An increased risk of Alzheimer’s disease is associated with a mutation in the tiny protein SHMOOSE, highlighting a potential target for treatment.
A new University of Southern California (USC) Leonard Davis School of Gerontology study found a significant increase in the risk for Alzheimer’s disease is linked to a mutation in a minor protein that has recently been discovered. This opens up a new possible therapy route and broadens the list of known gene targets for the illness.
The researchers found that this previously unknown mutation sets it apart from other proteins linked to Alzheimer’s disease due to its great prevalence and significant danger. Very a small number of additional gene variants have been discovered, and they only slightly raised risk by less than 10%. APOE4 is the strongest known genetic risk factor for the condition. Additionally, the microprotein is simple to deliver because it is similar in size to the insulin peptide. This greatly raises its medicinal potential.
“This discovery opens exciting new directions for developing precision medicine-based therapies for Alzheimer’s disease, focusing on SHMOOSE as a target area,” said Pinchas Cohen. He is the senior author of the study and professor of gerontology, medicine and biological sciences. “Administration of SHMOOSE analogs in individuals who carry the mutation and produce the mutant protein may prove to have benefit in neurodegenerative and other diseases of aging.”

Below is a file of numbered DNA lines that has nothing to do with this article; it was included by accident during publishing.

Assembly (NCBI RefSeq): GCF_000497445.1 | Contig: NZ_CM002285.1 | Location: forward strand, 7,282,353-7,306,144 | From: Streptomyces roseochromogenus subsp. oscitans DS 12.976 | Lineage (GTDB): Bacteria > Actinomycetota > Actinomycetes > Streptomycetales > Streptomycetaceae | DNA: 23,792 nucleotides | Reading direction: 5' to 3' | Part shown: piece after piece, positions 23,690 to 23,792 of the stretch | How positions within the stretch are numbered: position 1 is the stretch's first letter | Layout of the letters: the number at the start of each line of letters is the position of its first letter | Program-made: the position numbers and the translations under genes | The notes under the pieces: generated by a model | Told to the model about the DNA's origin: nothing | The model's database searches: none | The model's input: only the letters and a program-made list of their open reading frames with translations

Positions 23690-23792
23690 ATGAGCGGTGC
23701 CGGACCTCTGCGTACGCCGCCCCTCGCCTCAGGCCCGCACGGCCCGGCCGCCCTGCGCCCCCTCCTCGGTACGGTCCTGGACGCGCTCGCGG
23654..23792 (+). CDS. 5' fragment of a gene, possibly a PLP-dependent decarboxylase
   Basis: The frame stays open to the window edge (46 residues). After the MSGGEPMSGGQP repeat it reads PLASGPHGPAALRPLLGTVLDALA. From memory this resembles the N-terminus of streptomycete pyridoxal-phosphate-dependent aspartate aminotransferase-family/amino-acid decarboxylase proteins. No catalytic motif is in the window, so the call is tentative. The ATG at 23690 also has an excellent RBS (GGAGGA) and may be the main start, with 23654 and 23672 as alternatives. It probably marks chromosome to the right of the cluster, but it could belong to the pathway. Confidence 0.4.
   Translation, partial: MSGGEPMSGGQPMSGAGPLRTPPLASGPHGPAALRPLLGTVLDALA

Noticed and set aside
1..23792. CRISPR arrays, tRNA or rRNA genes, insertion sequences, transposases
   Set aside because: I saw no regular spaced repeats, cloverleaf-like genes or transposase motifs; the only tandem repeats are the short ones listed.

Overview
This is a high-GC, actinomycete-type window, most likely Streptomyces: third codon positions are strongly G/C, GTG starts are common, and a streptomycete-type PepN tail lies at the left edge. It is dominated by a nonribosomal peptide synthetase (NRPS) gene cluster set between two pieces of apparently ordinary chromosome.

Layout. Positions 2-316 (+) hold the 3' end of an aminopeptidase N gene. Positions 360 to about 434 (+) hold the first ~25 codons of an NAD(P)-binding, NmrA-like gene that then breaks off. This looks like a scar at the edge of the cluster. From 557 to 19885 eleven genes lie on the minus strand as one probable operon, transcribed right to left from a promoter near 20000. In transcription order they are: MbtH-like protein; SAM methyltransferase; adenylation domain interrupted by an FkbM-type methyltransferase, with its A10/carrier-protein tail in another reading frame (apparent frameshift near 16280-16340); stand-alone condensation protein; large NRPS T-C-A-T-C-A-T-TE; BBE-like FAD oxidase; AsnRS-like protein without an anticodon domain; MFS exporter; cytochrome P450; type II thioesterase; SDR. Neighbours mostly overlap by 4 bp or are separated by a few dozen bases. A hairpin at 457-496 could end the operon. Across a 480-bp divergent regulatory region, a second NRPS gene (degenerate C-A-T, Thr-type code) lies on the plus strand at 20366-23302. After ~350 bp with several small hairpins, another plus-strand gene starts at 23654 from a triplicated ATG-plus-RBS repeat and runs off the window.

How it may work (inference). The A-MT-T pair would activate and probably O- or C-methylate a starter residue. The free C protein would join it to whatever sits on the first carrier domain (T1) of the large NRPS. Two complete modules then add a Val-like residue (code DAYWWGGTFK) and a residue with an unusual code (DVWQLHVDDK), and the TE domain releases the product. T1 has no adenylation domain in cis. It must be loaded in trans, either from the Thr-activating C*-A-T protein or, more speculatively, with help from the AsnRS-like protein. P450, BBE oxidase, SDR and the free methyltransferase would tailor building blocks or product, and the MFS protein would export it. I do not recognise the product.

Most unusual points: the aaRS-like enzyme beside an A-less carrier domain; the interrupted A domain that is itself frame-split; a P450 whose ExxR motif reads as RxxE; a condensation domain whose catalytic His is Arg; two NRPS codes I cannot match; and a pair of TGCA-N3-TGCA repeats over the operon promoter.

The study’s first author is Brendan Miller, a USC neuroscience PhD graduate who graduated in 22. He discovered mitochondrial DNA genetic variants linked to disease risk using big data approaches. Miller and his colleagues identified that the defective gene coded for the SHMOOSE microprotein and started researching its mutated and default forms after investigations suggested a gene mutation raised the risk of Alzheimer’s disease, brain atrophy, and energy metabolism. According to the researchers, SHMOOSE is the first microprotein encoded by mitochondrial DNA to have been discovered using both antibodies and mass spectrometry.
It indicates that the microprotein changes the central nervous system’s metabolism and energy signaling. It was discovered in the mitochondria of neurons, and indicators for Alzheimer’s disease were connected with its levels in cerebrospinal fluid. Numerous cell culture and animal studies revealed that SHMOOSE changes the brain’s energy metabolism in part by residing in the inner mitochondrial membrane, which is an essential component of the mitochondria.